1918 | July 07

Learning to hunt submarines

"The submarine presents a problem such as the world at large has never dreamed of before. The Kaiser's deep sea monsters represent the most perfect engines of Hell that the evil genius of man has been able to devise," writes Ens. George S. Dole of submarine chaser SC 93, on 7 July, 1918. The chasers were on the barrage line, learning on the job how to detect and pursue enemy subs.

The technology was new, the boats were new, and the crews were green. "There are many tough problems to be solved, but they will be solved quickly," Dole remarks. For the remaining months of the war, U.S submarine chasers would serve on the barrage lines, learning the science of antisubmarine warfare and working to prevent U-boats from gaining access to open ocean.

Photo: Subchaser SC 95 and other chasers on the barrage line. From Hunters of the Steel Sharks: The Submarine Chasers of WWI.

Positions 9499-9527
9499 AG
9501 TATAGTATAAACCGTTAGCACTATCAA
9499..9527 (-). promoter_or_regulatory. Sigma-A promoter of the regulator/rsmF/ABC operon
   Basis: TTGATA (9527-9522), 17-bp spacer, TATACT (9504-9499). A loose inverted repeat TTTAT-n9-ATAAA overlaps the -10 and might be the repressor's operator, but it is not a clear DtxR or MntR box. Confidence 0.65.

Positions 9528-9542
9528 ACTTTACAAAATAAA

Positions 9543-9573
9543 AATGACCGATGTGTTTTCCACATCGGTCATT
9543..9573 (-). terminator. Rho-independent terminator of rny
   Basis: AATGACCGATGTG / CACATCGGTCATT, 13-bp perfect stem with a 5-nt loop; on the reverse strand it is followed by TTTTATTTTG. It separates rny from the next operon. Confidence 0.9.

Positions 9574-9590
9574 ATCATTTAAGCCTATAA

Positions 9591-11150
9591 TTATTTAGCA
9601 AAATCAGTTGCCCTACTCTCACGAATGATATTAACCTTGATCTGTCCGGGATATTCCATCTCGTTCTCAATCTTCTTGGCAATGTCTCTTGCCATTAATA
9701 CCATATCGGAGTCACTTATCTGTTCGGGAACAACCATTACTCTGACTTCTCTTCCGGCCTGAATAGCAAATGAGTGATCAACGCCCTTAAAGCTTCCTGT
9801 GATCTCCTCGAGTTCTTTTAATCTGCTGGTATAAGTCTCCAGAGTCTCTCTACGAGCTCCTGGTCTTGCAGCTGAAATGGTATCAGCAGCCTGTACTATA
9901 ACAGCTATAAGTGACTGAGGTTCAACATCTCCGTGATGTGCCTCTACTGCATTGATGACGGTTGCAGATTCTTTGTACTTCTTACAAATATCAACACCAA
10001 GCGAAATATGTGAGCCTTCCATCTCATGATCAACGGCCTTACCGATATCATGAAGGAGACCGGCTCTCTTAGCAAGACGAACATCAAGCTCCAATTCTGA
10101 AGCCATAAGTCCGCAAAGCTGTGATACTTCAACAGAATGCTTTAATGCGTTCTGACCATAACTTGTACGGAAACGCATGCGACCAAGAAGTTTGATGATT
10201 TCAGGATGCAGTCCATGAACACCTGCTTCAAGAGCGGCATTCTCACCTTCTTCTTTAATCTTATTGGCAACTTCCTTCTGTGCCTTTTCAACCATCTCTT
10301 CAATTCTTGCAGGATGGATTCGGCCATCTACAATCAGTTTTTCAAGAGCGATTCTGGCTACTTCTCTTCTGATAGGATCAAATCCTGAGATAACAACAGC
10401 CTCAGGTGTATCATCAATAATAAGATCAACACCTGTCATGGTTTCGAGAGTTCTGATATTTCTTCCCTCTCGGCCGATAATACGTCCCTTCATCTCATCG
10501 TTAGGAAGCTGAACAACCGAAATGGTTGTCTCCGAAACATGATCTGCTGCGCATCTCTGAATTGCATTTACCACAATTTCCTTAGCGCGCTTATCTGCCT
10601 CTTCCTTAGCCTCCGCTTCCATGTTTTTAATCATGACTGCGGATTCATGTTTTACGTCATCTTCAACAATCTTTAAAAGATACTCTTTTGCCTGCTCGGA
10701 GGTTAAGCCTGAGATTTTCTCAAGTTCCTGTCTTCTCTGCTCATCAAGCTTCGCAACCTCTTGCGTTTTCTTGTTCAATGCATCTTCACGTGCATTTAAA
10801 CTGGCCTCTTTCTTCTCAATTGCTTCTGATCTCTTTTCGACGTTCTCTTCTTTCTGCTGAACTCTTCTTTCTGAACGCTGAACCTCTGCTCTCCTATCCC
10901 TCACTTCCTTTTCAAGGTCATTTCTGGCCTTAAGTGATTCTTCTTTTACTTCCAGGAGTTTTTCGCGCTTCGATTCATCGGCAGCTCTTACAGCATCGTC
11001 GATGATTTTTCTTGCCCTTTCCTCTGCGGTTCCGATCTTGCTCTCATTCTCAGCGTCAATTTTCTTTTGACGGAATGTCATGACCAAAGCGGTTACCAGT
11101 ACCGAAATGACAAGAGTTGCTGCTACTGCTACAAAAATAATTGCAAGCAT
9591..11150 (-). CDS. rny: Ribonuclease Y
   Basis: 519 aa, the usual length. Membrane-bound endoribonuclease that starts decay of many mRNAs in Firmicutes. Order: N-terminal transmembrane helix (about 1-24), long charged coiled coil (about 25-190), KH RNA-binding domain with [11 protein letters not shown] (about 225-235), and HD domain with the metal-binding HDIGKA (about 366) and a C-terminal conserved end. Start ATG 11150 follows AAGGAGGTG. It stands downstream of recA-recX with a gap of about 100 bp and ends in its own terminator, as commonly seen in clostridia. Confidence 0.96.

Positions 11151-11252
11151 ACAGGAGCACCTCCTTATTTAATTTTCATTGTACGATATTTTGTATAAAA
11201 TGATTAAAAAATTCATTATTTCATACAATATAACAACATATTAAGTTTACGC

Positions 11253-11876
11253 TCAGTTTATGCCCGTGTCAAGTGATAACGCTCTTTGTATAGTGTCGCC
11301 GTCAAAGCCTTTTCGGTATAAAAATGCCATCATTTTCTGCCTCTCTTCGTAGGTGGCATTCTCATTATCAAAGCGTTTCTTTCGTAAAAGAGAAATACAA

Hunters of the Steel Sharks: The Submarine Chasers of WWI

Hunters of the Steel Sharks: The Submarine Chasers of WWI
Woofenden, 2006. Softcover, 224 pages. $23.95. Available on Amazon.com

In 1918, a war time fleet of 303 U.S. submarine chasers formed a new offensive against the enemy, armed with depth charges, deck guns and an array of new, top secret submarine detection and pursuit devices.

These miniature wooden war ships, the smallest commissioned vessels in the American navy, were the first major deployment mechanism for early antisubmarine warfare equipment, and were remarkable in their capabilities and service: Chasers crossed the Atlantic Ocean on their own power; performed submarine hunts and attacks from bases in Plymouth, Queenstown (Cobh) and Corfu; assisted with post-war diplomacy along the eastern shore of the Adriatic Sea; helped facilitate troop evacuation in northern Russia; and participated in the clearing of the North Sea mine barrage.

This is the history of the submarine chasers of the Great War, extensively illustrated with period photographs and diagrams, and rich with personal anecdotes, an up-close account of the early days of ASW based on rare, unpublished documents.